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David Frum: Hatchet Man for Ben Bernanke

Gary North
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March 3, 2010

David Frum has written an article for CNN, "Ron Paul's money plan is far from golden." It is an attack on anything resembling a gold coin standard. It is therefore a defense of central banking in general and the Federal Reserve System in particular.

Who is David Frum? He is a Canadian immigrant who studied history at Yale and earned a law degree at the Harvard Law School. He has always earned a living as a journalist. He has long been employed by the neoconservative movement. He became a U.S. citizen in 2007.

In 2001, he got a job at the White House as a speech writer. It was Frum who coined at least part of the phrase, "axis of evil," which identified North Korea, Iraq, and Iran as the three most dangerous tyrannies of the decade. George W. Bush used the phrase in his State of the Union Address on January 29, 2002, his State of the Union Address after 9-11. That speech was part of his run-up for the Iraq War.

In his book, The Right Man: The Surprising Presidency of George W. Bush, Frum wrote that the head speech writer had given him the task of inserting a few words justifying a war on Iraq. He wrote "axis of hatred," but the head speech writer changed this to "axis of evil."

Frum's wife immediately sent out an email bragging about her husband's accomplishment, or at least two-thirds of the accomplishment: "axis of." This story got picked up by the Toronto Sun on February 1 -- not surprising, since her father was the editor.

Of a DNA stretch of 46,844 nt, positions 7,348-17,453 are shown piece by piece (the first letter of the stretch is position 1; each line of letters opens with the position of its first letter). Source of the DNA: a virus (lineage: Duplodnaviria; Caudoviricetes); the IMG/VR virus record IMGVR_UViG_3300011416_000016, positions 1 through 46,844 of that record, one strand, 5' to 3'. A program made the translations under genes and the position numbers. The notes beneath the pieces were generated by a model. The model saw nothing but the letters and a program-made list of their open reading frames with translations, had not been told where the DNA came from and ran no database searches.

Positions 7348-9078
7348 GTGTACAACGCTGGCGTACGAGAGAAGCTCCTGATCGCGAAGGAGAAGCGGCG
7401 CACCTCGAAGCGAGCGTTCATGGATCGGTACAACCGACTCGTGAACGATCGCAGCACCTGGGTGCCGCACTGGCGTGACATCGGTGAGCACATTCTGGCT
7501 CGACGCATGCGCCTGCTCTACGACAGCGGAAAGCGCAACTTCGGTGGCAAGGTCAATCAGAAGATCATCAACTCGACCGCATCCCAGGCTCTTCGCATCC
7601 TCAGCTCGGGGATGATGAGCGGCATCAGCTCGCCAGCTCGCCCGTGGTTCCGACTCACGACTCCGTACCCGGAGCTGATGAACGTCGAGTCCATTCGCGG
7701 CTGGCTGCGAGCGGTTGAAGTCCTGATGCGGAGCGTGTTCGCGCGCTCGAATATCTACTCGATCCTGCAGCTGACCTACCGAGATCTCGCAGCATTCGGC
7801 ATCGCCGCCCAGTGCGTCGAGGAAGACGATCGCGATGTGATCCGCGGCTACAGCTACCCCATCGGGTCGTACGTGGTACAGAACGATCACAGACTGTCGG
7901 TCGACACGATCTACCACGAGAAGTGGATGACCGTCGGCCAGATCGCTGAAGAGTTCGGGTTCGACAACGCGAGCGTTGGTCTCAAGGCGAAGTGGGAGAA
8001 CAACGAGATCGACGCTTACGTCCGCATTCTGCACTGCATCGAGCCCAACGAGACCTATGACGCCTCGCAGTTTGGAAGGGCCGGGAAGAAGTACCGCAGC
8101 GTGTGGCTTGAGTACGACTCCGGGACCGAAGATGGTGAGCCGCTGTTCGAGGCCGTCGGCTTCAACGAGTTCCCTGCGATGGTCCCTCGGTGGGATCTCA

The story spread. On February 27, Frum handed in his resignation. The rumor mill blamed Bush's anger at having had the most widely quoted phrase in his speech being attributed to a speech writer, as if anyone would have imagined otherwise, given Mr. Bush's skills of verbal communication. Frum later said that he had already given the White House a month's notice, meaning while he was still working on the speech. Whether he expected anyone to believe this story was a matter between him and his psychiatrist, which I assume he must have had, if he actually expected anyone to believe this story.

My point here is simple: Frum is a journalist who was briefly a speech writer for President Bush. For over two decades, he has bounced around inside the neoconservative movement. At present, he works for the American Enterprise Institute, which has a lot of money and has lots of Ph.D.- holding economists on the payroll. He has not written a book on economics, let alone monetary theory or policy. His books are on politics.

Then why did CNN, which is hardly a neoconservative media outlet, publish his hatchet piece on Ron Paul? Because he is one of its regular columnists.

Let's see: a conservative (it says here) who is a regular columnist for Ted Turner's creation. Isn't bipartisanship grand?


Frum has been swinging his hatchet against Ron Paul ever since he worked for Rudy Giuliani's campaign for the presidency. According to Wikipedia, he became a U.S. citizen on September 11, 2007. He joined Giuliani's presidential campaign staff on October 11, as a senior foreign policy advisor.